Wednesday, April 5, 2017

Book Review: THE MOST DANGEROUS SUPERSTITION

'THE MOST DANGEROUS SUPERSTITION' by Larken Rose, begins with a warning. "What you read in this book will, in all likelihood, go directly against what you have been taught by your parents and your teachers, what you have been told by the churches, the media  and the government,  and  much of  what you,  your family and your friends  have always  believed." It then goes on to present the belief in “authority”, as the arch-enemy of humanity.
 Taking the example of Hitler, the book points out that "it was  the millions  of people who viewed Hitler as “authority,”  who actually caused the damage done by the Third Reich, rather than the twisted  mind  of Adolf  Hitler". Other effects of 'the  belief  in the  mythical  beast  called
“authority”, which continue leading us to unimaginable pain and suffering, oppression and injustice' are then examined. Like, how, 'authority' hides the ability to transform 'immoral violence' into 'righteous law enforcement'.
The concept of “authority” and its relation to the concepts of right and wrong (i.e., morality), is then examined. Next part of this book is about the consequences of this belief, what it is doing to our society. An authority can self proclaim reasons for terming ones actions right. This is taken as an example by people opposed to authority, like terrorists, to justify whatever they do. Enforcers  of authority can harass,  threaten,  extort,  control, and  otherwise  oppress  others, who  have  not  harmed  or  threatened  anyone. That too, without bearing any responsibility  for their actions.
One of the more bizarre results of the belief in “authority” is that it causes the victims of “government” aggression to feel obligated to be victimized. This also is the reason why, many people express pride at being “law-abiding taxpayers,” though it amounts to agreeing to be forcibly deprived of the fruits of their labors. It is that feeling of obligation which aggravated, for example, the Jewish trauma. For, if the Nazis had had to physically  carry each Jew, dead or alive, to the gas chambers or crematoriums, the level of murder would have been dramatically lower.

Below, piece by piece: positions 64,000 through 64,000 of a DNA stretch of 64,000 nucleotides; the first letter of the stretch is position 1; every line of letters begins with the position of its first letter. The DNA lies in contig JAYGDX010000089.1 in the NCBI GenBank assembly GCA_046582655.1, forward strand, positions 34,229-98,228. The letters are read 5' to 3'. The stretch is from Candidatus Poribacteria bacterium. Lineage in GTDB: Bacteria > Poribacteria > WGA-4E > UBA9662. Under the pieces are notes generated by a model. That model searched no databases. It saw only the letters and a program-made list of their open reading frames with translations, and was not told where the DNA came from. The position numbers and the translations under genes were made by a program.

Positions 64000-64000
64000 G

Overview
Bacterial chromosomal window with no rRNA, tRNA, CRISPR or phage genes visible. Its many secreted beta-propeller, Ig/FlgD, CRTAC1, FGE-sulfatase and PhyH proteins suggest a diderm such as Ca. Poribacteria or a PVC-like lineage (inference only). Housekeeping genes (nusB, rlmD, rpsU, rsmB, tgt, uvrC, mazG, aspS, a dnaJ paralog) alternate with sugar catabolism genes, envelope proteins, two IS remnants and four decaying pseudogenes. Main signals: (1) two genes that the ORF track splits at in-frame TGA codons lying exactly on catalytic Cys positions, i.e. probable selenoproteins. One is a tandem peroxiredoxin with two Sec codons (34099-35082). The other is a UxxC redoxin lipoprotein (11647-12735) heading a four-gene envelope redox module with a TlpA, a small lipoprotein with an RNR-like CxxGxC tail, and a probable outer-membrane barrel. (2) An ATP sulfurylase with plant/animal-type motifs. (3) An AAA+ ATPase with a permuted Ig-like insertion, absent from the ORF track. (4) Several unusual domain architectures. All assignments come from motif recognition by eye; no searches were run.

The book then explains another ridiculous effect. The belief in authority affets those who adhere to it, namely, the good people, more, while having no effect on those who are expected to be tamed, namely, the criminals. Authority does more, it lets evil to triumph by making good people do nothing.
Examining other facets of a citizen's life, the book proclaims that goverment adds nothing to society. In conclusion it says, "Contrary to what nearly everyone has been taught to believe, “government” is not necessary for civilization. It is not conducive to civilization. It is, in fact, the antithesis of civilization".
I found this a worthy analysis of the state, and perhaps, something already known widely. But the fact is that, notwithstanding this, we are willingly putting up with governments. This part is not examined, that is, what benefit are we getting that makes us choose to stick on with government.

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